After centering the legs on the cleats, I laid out the stop dados and made the cuts over at the router table with a 1/2" bit. The router table, along with a stop block, made quick work of this. I just had to line up the bit to one of my layout lines, make the cut on one end, flip the board over and cut the other end. Then readjust the fence to line up with my other layout line and repeat this process. And of course this left rounded ends, which I squared up with a chisel.

After sanding the cleats and the legs up to 220 grit, I attached them together with glue and clamps. Since the legs are angled outwards quite a lot, I decided to drill a couple of holes to insert dowels through the cleat and into each of the feet to add additional reinforcement.

Step 7: Grooves in Front Panel

At this point I was all but ready to start applying finish when I noticed the front panel was just really flat and REALLY boring. So I decided to cut three 1/2" wide grooves in the front. But since my feet weren't very good clamps, the frame kept wobbling and my router ended up drifting. So I had to make the grooves wider to cover up the mistakes. That's how I ended up with two 3/4" grooves. If I had the opportunity to do everything over again, I'd either use my CNC to carve Sammie's name in the front or cut the grooves before everything's assembled! But, I think this still came out better than if I had left it blank!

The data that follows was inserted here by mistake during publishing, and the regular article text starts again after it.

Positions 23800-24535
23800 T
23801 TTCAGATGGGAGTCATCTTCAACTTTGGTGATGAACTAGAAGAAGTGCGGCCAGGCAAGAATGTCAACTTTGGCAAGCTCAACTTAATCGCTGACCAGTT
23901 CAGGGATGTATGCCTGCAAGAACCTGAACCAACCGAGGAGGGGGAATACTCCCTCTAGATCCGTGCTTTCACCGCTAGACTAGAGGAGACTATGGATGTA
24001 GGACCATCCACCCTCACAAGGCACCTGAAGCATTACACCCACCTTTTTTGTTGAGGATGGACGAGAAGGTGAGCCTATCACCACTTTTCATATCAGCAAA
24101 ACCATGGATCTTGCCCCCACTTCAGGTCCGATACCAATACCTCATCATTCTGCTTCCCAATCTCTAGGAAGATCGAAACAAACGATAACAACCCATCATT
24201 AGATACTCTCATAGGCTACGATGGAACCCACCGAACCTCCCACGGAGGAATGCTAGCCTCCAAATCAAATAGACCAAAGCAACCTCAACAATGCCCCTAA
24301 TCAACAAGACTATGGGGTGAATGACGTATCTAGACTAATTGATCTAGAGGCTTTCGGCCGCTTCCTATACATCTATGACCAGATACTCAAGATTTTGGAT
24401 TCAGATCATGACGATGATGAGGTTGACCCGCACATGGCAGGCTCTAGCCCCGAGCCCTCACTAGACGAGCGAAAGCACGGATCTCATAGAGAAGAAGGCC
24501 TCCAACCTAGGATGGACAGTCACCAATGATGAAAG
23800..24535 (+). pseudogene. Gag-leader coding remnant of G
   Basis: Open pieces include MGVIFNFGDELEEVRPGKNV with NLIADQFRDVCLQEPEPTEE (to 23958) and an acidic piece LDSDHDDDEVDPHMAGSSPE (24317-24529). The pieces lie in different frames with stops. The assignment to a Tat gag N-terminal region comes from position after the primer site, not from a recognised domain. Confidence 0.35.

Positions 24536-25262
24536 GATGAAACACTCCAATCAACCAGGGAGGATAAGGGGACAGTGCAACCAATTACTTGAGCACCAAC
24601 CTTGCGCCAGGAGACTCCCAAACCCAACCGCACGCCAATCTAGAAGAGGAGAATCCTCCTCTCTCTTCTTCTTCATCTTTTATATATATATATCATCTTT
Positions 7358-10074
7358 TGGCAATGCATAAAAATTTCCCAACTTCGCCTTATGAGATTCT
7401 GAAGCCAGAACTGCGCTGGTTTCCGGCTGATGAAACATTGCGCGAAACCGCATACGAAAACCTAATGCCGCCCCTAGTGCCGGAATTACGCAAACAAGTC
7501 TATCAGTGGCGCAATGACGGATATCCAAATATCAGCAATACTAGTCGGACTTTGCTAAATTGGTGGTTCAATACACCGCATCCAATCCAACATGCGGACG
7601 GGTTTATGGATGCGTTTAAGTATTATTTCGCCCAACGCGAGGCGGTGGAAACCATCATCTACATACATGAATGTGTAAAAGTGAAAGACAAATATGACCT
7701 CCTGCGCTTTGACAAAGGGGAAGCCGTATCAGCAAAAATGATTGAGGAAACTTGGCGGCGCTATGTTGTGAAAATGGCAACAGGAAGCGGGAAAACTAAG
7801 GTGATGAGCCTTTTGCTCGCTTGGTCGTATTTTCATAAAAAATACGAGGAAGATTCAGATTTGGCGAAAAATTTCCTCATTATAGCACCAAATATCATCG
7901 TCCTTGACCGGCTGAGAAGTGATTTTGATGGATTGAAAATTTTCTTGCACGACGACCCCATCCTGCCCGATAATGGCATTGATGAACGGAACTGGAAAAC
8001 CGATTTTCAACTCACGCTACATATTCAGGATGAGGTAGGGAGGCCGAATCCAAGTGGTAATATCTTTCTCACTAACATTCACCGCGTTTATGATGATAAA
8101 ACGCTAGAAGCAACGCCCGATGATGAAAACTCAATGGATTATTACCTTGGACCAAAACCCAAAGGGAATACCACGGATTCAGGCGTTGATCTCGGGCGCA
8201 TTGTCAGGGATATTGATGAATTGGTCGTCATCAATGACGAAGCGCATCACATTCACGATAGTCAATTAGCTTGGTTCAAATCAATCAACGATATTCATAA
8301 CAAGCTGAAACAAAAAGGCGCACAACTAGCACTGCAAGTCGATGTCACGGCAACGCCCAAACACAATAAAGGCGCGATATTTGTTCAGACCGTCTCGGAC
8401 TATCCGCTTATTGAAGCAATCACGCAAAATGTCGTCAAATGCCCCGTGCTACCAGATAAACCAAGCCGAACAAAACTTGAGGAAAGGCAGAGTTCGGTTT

Step 8: Attaching Cleats and Bed Slats

Now with the finish applied to both the frame and legs, I attached them together using screws, countersunk into the cleats. Glue's not really necessary for this. But since I'd already applied finish at this point, it's not like I had much of a choice anyway.

Anyway, the last thing I did was cut some strips of 1/2" ply for the bed slats, and attached them to the top of the cleats using screws. And now the bed is complete!

Besides wishing I'd done the front panel a little more cleanly, I'm really pumped with how this came out! I know there were a lot of words, but I hope you guys aren't intimidated by any of the steps so you can give it a shot as well!